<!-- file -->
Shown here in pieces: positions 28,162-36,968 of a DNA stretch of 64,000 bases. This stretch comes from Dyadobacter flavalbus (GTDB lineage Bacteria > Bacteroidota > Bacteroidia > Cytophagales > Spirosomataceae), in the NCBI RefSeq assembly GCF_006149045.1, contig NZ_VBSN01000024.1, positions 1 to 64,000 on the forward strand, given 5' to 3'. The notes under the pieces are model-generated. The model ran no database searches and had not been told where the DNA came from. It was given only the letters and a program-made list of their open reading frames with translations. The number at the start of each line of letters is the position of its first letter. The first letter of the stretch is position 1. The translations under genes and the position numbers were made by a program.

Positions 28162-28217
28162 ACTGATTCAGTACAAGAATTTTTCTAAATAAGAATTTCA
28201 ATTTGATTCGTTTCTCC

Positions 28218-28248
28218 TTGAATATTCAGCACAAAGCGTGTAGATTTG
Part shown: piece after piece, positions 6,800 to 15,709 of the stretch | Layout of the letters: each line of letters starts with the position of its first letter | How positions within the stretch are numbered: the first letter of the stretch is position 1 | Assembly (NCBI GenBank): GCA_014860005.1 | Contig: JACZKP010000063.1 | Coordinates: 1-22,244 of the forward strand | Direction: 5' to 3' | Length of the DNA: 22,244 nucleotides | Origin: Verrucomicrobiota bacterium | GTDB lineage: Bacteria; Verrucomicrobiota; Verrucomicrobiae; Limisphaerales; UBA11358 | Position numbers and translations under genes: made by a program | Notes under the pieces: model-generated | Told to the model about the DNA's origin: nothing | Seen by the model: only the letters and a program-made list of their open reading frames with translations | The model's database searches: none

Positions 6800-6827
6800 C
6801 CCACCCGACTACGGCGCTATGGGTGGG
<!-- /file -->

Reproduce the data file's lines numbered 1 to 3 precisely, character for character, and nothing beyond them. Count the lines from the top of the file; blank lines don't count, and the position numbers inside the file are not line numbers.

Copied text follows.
Shown here in pieces: positions 28,162-36,968 of a DNA stretch of 64,000 bases. This stretch comes from Dyadobacter flavalbus (GTDB lineage Bacteria > Bacteroidota > Bacteroidia > Cytophagales > Spirosomataceae), in the NCBI RefSeq assembly GCF_006149045.1, contig NZ_VBSN01000024.1, positions 1 to 64,000 on the forward strand, given 5' to 3'. The notes under the pieces are model-generated. The model ran no database searches and had not been told where the DNA came from. It was given only the letters and a program-made list of their open reading frames with translations. The number at the start of each line of letters is the position of its first letter. The first letter of the stretch is position 1. The translations under genes and the position numbers were made by a program.

Positions 28162-28217
28162 ACTGATTCAGTACAAGAATTTTTCTAAATAAGAATTTCA